Sources tell MEE that Tehran likely ordered the alleged assassination attempt to teach its unruly proxies a lesson
By Suadad al-Salhy in Baghdad
On 5 November, security forces and pro-armed faction protesters were playing a violent cat-and-mouse game outside Baghdad’s fortified Green Zone. Like various Iraqi leaders, Qais Khazali, leader of the ferocious Iran-backed paramilitary Asaib Ahl al-Haq, issued a statement urging calm. It was just one of many.
Yet his warning that parties linked to the intelligence services were plotting to bomb the Green Zone with the aim of “blaming the resistance factions”, as the Iran-backed paramilitaries are known, took new significance two days later when a drone attack struck Prime Minister Mustafa al-Kadhimi’s house.
As accusations flew, with many blaming Asaib Ahl al-Haq and its fellow armed factions for the alleged assassination attempt, Khazali’s words began to be interpreted in two ways. Some believe he was giving himself cover for an attack he planned to launch.
Others, like Saad al-Saadi, a member of Asaib’s political bureau, insist that the faction and other paramilitaries have been framed. Saadi told Middle East Eye the plot was hatched by local and foreign powers, and was an attempt to take advantage of the chaos outside the Green Zone.
“The aim was to discredit the resistance factions and drag them into internal fighting,” he said.
Saadi listed the usual roster of perpetrators that are commonly accused by Iran-backed factions: the United States, Israel and the UAE. Yet Khazali has notably been more circumspect.
The real plotters, sources told Middle East Eye, were Khazali’s patrons – the Iranians.
Early November was a time of uproar and tensions in Iraq.
Iran-backed armed factions had performed appallingly in October’s parliamentary elections, and their supporters gathered outside the Green Zone demanding the results be cancelled.
Security forces swatted away demonstrators as they tried to storm the fortified neighbourhood, where the majority of government offices and diplomatic missions are based, but by 7pm calm had been restored. The armed factions’ supporters retreated to their protest camp nearby and all parties breathed a sigh of relief that there had been no fatalities.
The clashes were an “attempt to attract attention and prove their seriousness by putting pressure on the government”, a military commander involved in securing the Green Zone told MEE. It seemed the point had been made.
An hour later, chaos engulfed the protest camp. The sounds of explosions and gunfire rang out, and flames started licking up protesters’ tents. CCTV footage shows men in police uniforms torching tents and a van belonging to a local TV channel.
A senior Asaib commander, Abd al-Latif Majid al-Khalidi, was killed during the clashes. Khalidi, who also fought within the Hashd al-Shaabi state-backed paramilitary umbrella group, was shot three times in the back, Asaib commanders told MEE. He died of his wounds in hospital.
Once again, Khazali, Kadhimi and other officials were in crisis-management mode. As rumours swirled, Khazali arrived at the protest camp and promised to “hold those who attacked the peaceful demonstrators accountable”. He promised to bring Kadhimi and the perpetrators to trial.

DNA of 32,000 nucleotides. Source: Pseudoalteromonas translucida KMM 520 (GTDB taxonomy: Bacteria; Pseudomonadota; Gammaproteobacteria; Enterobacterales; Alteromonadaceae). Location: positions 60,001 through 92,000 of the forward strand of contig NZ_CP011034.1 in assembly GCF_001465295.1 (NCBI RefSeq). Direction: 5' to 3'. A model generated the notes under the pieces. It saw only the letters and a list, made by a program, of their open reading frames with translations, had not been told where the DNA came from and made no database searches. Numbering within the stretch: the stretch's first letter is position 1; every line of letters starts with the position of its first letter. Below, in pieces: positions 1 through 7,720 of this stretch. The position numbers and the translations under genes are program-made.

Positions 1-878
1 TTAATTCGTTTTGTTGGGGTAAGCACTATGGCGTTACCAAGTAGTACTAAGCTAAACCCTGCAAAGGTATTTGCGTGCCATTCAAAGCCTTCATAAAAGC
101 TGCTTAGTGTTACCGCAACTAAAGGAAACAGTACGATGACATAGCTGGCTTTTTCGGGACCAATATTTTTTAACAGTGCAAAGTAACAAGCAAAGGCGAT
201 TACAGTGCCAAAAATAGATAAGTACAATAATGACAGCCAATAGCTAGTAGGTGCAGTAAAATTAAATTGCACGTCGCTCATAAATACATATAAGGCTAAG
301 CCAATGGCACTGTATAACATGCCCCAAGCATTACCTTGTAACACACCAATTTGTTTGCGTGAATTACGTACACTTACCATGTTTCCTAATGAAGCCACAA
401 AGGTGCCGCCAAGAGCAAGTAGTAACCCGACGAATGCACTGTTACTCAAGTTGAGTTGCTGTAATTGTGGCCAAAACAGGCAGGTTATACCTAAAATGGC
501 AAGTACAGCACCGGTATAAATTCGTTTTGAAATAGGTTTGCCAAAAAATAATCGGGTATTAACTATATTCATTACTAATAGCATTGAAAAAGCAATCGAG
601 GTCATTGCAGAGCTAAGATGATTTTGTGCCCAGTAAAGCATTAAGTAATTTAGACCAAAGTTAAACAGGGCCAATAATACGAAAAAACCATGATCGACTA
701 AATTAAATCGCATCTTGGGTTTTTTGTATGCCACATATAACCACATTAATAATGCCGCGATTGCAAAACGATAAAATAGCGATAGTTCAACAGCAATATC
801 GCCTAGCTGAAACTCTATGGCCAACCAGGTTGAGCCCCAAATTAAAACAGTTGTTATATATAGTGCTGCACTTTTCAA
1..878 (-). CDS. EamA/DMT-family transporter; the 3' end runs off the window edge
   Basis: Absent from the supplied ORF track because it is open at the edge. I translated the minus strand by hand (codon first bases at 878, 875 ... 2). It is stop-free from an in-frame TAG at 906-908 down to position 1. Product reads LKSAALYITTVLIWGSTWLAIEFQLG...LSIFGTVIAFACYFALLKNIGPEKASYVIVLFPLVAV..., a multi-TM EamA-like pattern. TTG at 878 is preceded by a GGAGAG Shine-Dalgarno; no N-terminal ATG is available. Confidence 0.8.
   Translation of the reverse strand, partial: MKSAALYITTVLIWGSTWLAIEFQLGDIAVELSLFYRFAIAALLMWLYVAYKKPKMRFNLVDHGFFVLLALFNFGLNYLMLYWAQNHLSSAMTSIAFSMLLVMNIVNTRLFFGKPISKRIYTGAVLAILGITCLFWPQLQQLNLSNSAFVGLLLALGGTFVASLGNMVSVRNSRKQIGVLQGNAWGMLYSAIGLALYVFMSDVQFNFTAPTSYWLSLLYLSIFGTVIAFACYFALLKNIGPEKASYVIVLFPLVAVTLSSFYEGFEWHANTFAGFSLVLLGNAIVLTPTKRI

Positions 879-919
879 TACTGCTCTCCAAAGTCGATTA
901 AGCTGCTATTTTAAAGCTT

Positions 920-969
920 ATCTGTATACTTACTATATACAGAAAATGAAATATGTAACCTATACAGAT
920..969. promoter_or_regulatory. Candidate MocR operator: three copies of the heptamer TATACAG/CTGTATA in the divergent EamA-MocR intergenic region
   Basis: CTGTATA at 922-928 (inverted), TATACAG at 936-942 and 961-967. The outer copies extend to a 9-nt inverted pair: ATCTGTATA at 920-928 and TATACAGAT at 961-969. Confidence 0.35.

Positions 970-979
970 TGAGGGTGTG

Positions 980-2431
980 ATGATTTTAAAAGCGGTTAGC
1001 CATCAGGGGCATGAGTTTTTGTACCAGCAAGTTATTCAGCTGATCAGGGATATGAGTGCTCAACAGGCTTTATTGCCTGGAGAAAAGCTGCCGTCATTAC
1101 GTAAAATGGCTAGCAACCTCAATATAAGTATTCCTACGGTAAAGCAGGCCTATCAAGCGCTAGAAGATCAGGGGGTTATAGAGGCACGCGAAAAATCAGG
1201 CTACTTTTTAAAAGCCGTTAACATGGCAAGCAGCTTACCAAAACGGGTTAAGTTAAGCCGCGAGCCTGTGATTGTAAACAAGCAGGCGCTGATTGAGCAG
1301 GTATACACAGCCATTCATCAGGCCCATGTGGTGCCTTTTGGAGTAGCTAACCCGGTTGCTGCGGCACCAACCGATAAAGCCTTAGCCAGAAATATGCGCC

Kadhimi and those around him deny any responsibility for Khalidi’s death. A military commander securing the Green Zone that day told MEE the prime minister issued strict orders to the security forces not to use live ammunition against the demonstrators for any reason. Attempting to diffuse the situation, Kadhimi sent a delegation including the interior minister and army chief of staff to Khazali.
“He was keen to explain his position to Khazali and to confirm that no orders to fire at the demonstrators came from him,” a senior Hashd al-Shaabi commander told MEE.
According to the Hashd commander, Khazali promised Kadhimi he would not escalate the situation further, and wait for the results of an investigation into the killing launched by the prime minister.
“Everyone knows that Khazali respects his promises and that he is wiser than being directly involved in a reckless act,” he said.
At 2am on 7 November, Baghdad woke to more blasts and gunfire. Kadhimi, the authorities said, had been the victim of an assassination attempt.
The prime minister himself had been staying elsewhere and was unharmed. One of the three attack drones dispatched to the residence had managed to avoid being shot down, and caused a little damage as it exploded on the roof.
After all the commotion of the previous two days, fingers immediately began being pointed at Asaib Ahl al-Haq and Kataeb Hezbollah, as well as other Iran-backed factions. Khazali’s warning two days before started to be picked over.
“All the intelligence information available to us and our investigations confirm that the operation was carried out by one of the Iranian-backed armed factions,” a senior military officer familiar with the investigations’ progress told MEE.
“It is clear that Khazali was aware of the operation. But was he one of the decision-makers in implementing it or not? This is not clear so far.”
It’s been three weeks since the attack, but authorities are yet to publicly disclose any more information about the investigation into the operation.
However, Middle East Eye received a technical report prepared by a military branch associated with the army chief of staff for “internal circulation”, which revealed that the attack was carried out with a short-range quadcopter drone. It’s a cheap model with limited range that has been repeatedly used by the Iranian-backed armed factions in Iraq since July 2020.
The quadcopter that hit Kadhimi’s home was carrying a missile weighing three kilograms, and was flying at a speed of 60-70 kilometers per hour.